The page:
There was plenty of friction off-camera as well. Day had recently married Leo "the Lip" Durocher, manager of the Brooklyn Dodgers (and soon the New York Giants) and one of the most colorful baseball personalities ever. According to Maurice Zolotow's biography of John Wayne, Shooting Star, Wayne later said that Durocher was the most openly jealous husband he had ever met. "The Lip" hovered on the set each day, making rude comments or glaring at Wayne whenever he and Day were filming romantic scenes. Ultimately, Wayne got so fed up he ordered the set closed, the only time in his career he ever did so.
Day's and Durocher's marriage lasted 13 years. Day took such a huge interest in baseball that she became known as the "First Lady of Baseball." A radio show in which she interviewed baseball players led to a 1951 variety program on ABC television called The Laraine Day Show as well as an evening TV series which revolved around sports figures. In 1953 she and Durocher hosted a sports series called Double Play with Durocher and Day. Meanwhile, her big-screen appearances waned, though she did make an impression in The High and the Mighty (1954). Day was the first to admit her new professional emphasis: "My life is Mrs. Leo Durocher and baseball comes first," she declared. She also said, "Let someone else be the world's greatest actress. I'll be the world's greatest baseball fan." In 1960 Day and Durocher divorced, and Day was re-married to television producer Michael Grilikhes. That marriage has lasted to this day (as of 2006).
Laraine Day's role in Tycoon was originally meant for Maureen O'Hara, who had to be replaced due to a scheduling conflict. It would have marked the first pairing of O'Hara and Wayne. The two finally appeared together in Rio Grande (1950) and would pair up for five pictures in all.
Up and coming actor Anthony Quinn is also featured in Tycoon as Hardwicke's engineer nephew who is almost killed in a tunnel accident in one scene. Quinn, who had already appeared in almost 50 pictures, took four years off from the big screen after Tycoon in order to start his Broadway stage career. His next feature would be The Brave Bulls (1951).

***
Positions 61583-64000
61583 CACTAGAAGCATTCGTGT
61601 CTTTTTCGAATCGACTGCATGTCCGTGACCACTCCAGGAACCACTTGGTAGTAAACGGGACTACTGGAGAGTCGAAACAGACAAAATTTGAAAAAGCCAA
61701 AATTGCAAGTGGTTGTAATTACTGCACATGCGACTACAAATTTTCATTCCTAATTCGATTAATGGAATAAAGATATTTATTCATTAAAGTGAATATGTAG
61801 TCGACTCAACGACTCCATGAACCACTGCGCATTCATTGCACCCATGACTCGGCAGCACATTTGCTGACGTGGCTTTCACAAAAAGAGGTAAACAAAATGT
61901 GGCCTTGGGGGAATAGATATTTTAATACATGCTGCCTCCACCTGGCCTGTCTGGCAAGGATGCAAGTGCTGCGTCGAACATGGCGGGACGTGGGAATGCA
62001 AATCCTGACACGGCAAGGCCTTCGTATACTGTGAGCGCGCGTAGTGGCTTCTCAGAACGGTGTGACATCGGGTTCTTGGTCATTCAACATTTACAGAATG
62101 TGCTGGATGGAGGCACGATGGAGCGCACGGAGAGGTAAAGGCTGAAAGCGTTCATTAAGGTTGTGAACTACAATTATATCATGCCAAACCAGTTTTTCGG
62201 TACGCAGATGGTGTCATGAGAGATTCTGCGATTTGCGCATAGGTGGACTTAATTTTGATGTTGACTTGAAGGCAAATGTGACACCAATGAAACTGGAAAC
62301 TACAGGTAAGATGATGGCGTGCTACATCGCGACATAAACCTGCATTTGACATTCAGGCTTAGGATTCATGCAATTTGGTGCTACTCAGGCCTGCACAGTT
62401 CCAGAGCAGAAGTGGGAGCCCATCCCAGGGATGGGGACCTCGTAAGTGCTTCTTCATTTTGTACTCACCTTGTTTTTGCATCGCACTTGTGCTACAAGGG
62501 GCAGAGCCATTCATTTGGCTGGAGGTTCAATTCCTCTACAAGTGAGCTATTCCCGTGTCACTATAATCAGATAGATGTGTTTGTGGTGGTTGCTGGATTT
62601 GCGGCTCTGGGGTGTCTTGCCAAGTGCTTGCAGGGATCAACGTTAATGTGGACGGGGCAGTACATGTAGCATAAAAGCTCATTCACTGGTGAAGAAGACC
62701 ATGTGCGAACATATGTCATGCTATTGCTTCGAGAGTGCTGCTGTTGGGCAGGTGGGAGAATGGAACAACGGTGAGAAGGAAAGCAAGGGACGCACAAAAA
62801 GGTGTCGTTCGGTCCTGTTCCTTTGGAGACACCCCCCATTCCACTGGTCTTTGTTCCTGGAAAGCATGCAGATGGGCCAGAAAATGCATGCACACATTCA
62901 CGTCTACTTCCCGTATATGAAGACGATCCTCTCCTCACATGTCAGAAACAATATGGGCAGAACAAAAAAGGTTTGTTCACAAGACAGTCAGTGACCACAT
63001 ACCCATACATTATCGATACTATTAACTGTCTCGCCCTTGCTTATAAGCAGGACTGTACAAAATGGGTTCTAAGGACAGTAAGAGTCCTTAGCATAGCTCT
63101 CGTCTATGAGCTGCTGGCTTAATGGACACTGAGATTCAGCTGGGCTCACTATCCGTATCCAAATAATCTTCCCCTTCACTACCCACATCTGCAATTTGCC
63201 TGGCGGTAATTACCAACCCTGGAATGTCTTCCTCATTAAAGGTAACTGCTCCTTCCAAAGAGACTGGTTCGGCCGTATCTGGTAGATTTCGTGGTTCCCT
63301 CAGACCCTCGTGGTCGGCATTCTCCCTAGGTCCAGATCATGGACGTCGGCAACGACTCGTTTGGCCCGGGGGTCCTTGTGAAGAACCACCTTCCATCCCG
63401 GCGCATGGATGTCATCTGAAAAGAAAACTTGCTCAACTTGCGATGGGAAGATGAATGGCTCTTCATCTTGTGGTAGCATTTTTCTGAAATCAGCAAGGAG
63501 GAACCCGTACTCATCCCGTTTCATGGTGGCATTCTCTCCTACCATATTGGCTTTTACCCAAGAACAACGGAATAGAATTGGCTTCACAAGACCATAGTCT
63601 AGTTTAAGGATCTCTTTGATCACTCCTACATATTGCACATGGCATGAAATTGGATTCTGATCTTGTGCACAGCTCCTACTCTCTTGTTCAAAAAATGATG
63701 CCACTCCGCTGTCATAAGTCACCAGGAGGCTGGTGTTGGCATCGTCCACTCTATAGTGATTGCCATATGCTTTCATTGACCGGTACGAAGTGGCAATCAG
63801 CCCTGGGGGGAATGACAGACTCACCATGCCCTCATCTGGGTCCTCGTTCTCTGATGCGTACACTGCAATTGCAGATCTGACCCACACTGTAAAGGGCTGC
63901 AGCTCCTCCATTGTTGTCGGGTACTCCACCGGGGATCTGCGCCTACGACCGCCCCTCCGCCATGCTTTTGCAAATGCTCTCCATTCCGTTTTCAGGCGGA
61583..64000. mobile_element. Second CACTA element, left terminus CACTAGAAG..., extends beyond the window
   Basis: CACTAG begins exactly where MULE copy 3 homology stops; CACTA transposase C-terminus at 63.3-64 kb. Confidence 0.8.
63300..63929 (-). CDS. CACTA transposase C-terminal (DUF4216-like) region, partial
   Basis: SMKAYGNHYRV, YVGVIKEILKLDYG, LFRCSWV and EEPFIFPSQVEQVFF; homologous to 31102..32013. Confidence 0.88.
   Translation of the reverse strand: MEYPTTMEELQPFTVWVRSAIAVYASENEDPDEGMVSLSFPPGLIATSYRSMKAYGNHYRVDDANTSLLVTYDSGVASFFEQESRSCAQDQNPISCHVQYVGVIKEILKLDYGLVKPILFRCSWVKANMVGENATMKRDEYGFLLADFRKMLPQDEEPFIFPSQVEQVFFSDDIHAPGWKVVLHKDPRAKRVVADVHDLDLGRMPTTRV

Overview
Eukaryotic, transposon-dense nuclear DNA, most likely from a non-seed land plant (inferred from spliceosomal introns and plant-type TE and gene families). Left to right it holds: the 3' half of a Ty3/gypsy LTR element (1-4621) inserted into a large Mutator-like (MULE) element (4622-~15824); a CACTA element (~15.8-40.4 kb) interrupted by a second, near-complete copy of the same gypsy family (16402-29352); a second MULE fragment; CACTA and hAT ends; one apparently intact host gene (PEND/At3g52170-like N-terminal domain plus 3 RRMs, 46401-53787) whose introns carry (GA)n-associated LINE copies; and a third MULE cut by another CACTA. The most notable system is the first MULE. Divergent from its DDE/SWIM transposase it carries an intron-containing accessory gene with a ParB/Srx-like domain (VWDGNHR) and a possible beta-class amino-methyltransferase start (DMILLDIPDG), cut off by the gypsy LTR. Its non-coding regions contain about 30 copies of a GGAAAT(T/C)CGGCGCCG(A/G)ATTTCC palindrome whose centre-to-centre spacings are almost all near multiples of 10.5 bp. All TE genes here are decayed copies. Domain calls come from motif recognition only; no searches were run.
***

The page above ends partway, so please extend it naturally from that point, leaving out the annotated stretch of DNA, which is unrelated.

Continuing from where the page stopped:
RKO plunked $3.2 million into Tycoon, the most it had ever invested in a single movie. It wound up taking an enormous loss of just over $1 million. Critics, too, were unimpressed. Variety admitted that "Miss Day is beautiful in Technicolor" and noted the "spectacular action in the final reel," but also stressed that "trimming as much as 30 minutes off the picture wouldn't have hurt." In the end Tycoon was an "off" picture for all involved but certainly not a career killer. John Wayne would follow up with three bona fide classics, Fort Apache (1948), Red River (1948) and 3 Godfathers (1948), and writer Borden Chase would go on to the likes of Red River, Winchester '73 (1950) and Bend of the River (1952).
Producer: Stephen Ames
Director: Richard Wallace
Screenplay: Borden Chase, John Twist, C.E. Scoggins (novel)
Cinematography: W. Howard Greene, Harry J. Wild
Film Editing: Frank Doyle
Art Direction: Carroll Clark, Albert S. D'Agostino
Music: Leigh Harline
Cast: John Wayne (Johnny Munroe), Laraine Day (Maura Alexander Munroe), Cedric Hardwicke (Frederick Alexander), Judith Anderson (Miss Braithwaite), James Gleason (Pop Mathews), Anthony Quinn (Ricky Vegas).
C-129m. Closed captioning.
by Jeremy Arnold